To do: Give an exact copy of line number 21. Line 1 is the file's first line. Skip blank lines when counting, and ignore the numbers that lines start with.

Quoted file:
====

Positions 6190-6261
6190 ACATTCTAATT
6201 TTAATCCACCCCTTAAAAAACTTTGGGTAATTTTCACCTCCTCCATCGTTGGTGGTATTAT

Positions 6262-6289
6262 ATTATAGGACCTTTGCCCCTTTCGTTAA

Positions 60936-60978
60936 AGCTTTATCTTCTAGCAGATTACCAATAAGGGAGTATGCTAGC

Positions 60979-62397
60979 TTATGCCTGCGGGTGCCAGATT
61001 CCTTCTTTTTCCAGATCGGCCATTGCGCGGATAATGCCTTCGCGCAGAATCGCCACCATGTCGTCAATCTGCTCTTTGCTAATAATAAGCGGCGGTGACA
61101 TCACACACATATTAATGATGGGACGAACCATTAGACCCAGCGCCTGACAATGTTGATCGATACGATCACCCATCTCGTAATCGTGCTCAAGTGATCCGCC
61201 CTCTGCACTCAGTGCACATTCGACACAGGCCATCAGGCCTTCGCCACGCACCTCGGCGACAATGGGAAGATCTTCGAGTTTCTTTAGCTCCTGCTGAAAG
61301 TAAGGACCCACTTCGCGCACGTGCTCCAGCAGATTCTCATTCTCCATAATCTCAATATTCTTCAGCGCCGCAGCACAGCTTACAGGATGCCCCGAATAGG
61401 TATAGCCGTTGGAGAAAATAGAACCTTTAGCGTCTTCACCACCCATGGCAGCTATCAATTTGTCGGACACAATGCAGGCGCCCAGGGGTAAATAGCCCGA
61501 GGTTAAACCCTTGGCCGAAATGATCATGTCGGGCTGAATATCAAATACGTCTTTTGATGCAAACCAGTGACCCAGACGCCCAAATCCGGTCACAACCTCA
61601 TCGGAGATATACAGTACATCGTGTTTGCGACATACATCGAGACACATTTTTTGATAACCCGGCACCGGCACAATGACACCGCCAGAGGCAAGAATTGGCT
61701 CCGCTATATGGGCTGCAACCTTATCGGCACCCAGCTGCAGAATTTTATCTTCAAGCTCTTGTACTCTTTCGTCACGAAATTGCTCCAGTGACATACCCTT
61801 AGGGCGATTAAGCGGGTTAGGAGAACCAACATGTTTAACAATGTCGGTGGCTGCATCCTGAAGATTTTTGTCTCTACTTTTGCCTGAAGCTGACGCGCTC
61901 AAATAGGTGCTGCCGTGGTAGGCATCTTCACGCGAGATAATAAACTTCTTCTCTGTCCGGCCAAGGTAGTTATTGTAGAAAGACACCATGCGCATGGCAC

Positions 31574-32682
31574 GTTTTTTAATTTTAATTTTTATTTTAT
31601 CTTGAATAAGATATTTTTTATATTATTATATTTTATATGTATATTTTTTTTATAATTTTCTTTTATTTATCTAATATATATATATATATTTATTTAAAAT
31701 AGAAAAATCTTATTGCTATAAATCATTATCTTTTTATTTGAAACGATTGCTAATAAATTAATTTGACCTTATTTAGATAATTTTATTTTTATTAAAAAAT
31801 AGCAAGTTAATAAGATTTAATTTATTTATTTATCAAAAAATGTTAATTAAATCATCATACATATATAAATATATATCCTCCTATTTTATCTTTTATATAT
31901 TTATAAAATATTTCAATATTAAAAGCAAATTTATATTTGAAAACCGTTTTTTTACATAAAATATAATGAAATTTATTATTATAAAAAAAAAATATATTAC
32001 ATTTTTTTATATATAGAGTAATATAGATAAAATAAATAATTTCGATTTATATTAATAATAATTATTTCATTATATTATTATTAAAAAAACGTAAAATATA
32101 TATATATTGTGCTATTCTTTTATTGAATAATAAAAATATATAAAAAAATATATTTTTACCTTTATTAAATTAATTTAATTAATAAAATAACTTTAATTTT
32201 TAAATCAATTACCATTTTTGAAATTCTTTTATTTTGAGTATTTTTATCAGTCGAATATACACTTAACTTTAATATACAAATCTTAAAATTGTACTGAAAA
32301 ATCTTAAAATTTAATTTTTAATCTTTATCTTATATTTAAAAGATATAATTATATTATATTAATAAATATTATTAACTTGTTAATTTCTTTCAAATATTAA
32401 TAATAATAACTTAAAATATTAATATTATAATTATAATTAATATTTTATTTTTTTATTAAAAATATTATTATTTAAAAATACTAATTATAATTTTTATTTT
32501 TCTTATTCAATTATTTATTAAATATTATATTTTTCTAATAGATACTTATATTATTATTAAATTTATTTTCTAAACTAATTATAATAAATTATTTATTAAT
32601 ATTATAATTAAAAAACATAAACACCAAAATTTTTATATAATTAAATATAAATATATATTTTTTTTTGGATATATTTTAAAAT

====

31574 GTTTTTTAATTTTAATTTTTATTTTAT